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Water pours out across sidewalk from damaged sprinkler head

Sprinkler tune-up!

It’s time for a sprinkler tune-up!

With another “dry season” approaching in central FL, it’s time to make sure your sprinkler system is putting water where it’s needed, when it’s needed…

Photo montage of various sprinkler issues

Um,… that’s definitely a nope.

 

So, if you’re a DIY person, get ready to run through your sprinklers… because here’s your sprinkler “wet-check” guide!

(NOTE: Even if you prefer to hire a pro, it’s still good to understand the basics of your system and its flaws… so read on!)

HOW TO USE THIS GUIDE: For each type of problem, I’ll briefly describe what it would look like (or sound like) in your landscape, and provide a few possible solutions. To help illustrate each issue, I’ve also included video clips* from the spring 2020 webinar, “Glorious Geysers & Pressure-Washing Plants.”

*(NOTE: Ignore the fact that the video thumbnails are all identical. Each clip is set to begin playing at the correct section of the video! Just pause the video after it finishes the current topic, and keep scrolling down the blog for the next sprinkler problem.)

 

PROBLEM: Misdirected heads

 

  • LOOKS LIKE: You’re watering something other than your grass or landscape plants (i.e. watering the street, pathways, driveway, joggers, passing cars, etc…)

 

  • POSSIBLE SOLUTIONS:
    1. Re-align head(s), increase/decrease spray radius, adjust angle – See links at the end of the post for tutorials on adjusting common types of heads.
    2. Replace nozzles w/ custom spray patterns (available for corners, angles, narrow curb strips, etc. – cheap & easy fix!!)
      • PRO-TIP: Different brands use different thread patterns, so be sure to get the correct ones!

 

PROBLEM: Clogged heads

  • LOOKS LIKE: The head pops up, but the spray is weak or nearly absent, WITHOUT water pooling around its base.

 

  • POSSIBLE SOLUTIONS:
    1. Carefully unscrew the nozzle, remove debris, clean or replace the small filter.
      • PRO-TIP #1: When removing a nozzle, be careful not to lose any small parts – springs, filters, etc.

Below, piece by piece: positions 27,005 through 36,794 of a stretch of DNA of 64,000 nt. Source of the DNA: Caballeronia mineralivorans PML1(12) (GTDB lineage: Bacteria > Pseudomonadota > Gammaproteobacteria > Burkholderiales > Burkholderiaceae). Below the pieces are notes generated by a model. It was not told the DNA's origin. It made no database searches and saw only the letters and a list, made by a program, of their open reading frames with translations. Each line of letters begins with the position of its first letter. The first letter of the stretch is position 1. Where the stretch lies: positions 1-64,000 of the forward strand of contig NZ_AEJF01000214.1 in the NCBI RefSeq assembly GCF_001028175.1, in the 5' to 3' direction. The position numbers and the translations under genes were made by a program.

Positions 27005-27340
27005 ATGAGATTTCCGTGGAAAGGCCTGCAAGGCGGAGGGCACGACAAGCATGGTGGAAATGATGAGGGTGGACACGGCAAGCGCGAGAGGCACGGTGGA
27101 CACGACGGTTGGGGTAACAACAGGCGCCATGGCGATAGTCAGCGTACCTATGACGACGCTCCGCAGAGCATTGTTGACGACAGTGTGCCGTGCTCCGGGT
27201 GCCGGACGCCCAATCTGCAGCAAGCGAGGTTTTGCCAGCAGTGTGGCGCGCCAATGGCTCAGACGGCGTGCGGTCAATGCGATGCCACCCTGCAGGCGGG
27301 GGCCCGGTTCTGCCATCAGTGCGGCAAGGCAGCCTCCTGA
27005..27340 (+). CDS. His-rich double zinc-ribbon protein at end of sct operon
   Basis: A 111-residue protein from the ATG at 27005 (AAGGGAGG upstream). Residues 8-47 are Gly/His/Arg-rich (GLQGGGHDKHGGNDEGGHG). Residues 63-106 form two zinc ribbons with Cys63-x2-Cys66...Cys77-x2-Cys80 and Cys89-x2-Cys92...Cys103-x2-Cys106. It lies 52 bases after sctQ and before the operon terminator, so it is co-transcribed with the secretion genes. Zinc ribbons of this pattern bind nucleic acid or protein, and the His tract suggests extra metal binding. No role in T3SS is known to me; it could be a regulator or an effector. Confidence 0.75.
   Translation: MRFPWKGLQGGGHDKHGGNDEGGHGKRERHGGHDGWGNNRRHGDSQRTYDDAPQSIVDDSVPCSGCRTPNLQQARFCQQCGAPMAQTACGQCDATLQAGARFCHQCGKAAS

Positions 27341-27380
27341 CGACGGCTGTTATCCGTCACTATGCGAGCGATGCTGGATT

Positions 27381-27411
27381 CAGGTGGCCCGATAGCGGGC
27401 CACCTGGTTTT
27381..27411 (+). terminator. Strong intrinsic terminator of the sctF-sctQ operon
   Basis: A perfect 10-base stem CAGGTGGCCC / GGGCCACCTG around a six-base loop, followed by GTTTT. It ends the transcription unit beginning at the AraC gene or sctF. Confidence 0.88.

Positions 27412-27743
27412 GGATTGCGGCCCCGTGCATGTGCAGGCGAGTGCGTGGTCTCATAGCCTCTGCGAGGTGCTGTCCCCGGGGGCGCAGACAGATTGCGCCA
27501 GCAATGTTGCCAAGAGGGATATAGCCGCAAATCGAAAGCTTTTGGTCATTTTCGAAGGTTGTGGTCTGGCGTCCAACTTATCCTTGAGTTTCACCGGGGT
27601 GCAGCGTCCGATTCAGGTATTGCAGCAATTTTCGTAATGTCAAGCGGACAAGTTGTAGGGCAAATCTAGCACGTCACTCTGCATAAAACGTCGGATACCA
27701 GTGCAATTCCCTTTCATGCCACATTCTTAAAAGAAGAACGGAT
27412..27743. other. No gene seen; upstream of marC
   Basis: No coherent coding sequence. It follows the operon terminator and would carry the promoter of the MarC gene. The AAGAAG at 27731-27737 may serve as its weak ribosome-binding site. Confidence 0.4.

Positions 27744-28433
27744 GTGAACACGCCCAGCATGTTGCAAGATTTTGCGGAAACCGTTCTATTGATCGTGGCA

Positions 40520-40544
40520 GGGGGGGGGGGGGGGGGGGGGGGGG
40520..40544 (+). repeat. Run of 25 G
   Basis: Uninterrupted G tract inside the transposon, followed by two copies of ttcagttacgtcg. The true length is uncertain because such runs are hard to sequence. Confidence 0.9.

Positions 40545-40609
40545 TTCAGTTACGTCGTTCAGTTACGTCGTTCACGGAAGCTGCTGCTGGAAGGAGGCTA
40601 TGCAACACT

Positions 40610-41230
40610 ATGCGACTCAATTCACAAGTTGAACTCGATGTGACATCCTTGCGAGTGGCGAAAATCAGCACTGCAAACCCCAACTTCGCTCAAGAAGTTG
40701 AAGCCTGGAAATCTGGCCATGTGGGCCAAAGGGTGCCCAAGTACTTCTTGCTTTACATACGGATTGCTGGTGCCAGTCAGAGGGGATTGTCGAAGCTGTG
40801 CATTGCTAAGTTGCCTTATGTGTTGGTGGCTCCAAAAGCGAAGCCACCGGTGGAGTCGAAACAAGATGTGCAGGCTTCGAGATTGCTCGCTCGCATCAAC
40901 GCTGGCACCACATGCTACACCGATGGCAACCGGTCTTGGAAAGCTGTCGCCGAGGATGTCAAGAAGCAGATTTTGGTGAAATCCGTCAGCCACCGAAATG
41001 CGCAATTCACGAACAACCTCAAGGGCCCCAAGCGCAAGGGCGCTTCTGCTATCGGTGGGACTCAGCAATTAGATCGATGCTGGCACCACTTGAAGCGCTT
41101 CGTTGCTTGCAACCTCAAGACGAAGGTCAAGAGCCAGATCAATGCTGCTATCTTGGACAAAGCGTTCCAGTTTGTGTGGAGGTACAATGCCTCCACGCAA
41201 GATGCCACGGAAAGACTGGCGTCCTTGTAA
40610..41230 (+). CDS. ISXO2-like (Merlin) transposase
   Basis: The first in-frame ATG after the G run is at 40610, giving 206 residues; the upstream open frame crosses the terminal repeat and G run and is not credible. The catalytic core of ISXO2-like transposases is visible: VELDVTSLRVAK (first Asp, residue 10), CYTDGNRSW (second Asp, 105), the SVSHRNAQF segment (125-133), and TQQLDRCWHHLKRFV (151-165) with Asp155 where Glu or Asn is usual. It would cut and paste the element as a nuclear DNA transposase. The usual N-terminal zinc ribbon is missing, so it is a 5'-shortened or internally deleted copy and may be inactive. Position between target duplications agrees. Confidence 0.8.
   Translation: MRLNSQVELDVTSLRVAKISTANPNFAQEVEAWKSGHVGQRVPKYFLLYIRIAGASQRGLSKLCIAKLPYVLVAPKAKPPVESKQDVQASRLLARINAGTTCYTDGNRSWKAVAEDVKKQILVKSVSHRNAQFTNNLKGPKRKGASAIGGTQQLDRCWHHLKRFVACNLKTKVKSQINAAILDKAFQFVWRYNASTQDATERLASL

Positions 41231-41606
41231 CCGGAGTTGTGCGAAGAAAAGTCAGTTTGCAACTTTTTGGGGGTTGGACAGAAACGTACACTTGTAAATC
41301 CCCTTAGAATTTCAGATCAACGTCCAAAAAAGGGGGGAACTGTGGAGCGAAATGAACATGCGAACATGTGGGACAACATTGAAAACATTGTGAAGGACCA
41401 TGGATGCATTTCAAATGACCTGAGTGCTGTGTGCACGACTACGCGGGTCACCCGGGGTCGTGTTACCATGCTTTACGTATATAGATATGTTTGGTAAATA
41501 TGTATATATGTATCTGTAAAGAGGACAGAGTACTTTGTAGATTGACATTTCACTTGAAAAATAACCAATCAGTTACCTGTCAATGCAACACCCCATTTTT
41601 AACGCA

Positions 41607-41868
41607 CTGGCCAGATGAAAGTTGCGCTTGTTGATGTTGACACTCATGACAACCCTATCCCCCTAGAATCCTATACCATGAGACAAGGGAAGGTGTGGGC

• PRO-TIP #2: Be sure to re-check alignment AFTER replacing the head to avoid causing misdirected spray (see above).

 

 

PROBLEM: Obstructed spray pattern

Obstructed sprays – Option 1

Obstructed sprays – Option 2

  • SOUNDS LIKE: You’re pressure-washing your plant, fence, etc.
  • LOOKS LIKE: Uneven coverage. Water is prevented from reaching target. Part of the zone is receiving much less water than the rest. (Verify with a “catch-can” test)
    • OPTION 1: An object (i.e. shrub, new fence, etc.) is blocking spray pattern.
    • OPTION 2: Heads are too low. Rather than spraying water across the entire lawn, the head is just “pressure-washing” the nearest blades of grass. Meanwhile, just a few feet away, the turf receives only a minimal mist…

 

  • POSSIBLE SOLUTIONS:
    1. IF OBSTRUCTED BY OBJECT (i.e. shrub, fence, etc.) – Relocate the existing head(s) – OR – cap off existing head(s) and add new ones in better locations.
    2. IF BLOCKED BY TURF HEIGHT – Install taller heads. For example, replace a 4″ pop-up with a 6″ pop-up.
      • PRO TIP: This modification may require a flexible connector or ‘swing joint’ to keep the retracted head flush with ground-level.

 

    • NOTE! After repairs, be sure to perform another “catch-can” test to ensure even coverage throughout the zone.

 

 

PROBLEM: Leaking seals

      • LOOKS LIKE:
        • Water pools around the base of the sprinkler. (Example)
        • Spray pressure seems weak.
        • Head only pops up part-way, or not at all.

 

      • POSSIBLE SOLUTIONS:
        1. “Exercise” the head up and down a few times. (Sometimes, after non-use, the seal is just stiff…)
        2. Check if turf overgrowth is preventing full extension of head. If needed, cut away some turf to allow head to pop up freely.
        3. If unable to resolve, it’s probably easier to replace the head than try to repair the seal.
          • PRO-TIP: Be sure to match spray pattern & precipitation rate.

 

 

PROBLEM: Trapped heads

 

  • LOOKS LIKE:
    • Part of the zone is receiving much less water than the rest (Verify with a “catch-can” test)
    • A head “should be there,” but isn’t.
  • SOUNDS LIKE: Odd gurgles, squeaks, squeals (or sometimes silent…)

 

  • POSSIBLE SOLUTIONS: You’ll need to “rescue” the trapped head(s) from below turf stolons by cutting away turf overgrowth. To prevent turf overgrowth from recurring, consider adding those sprinkler “doughnut” thingies…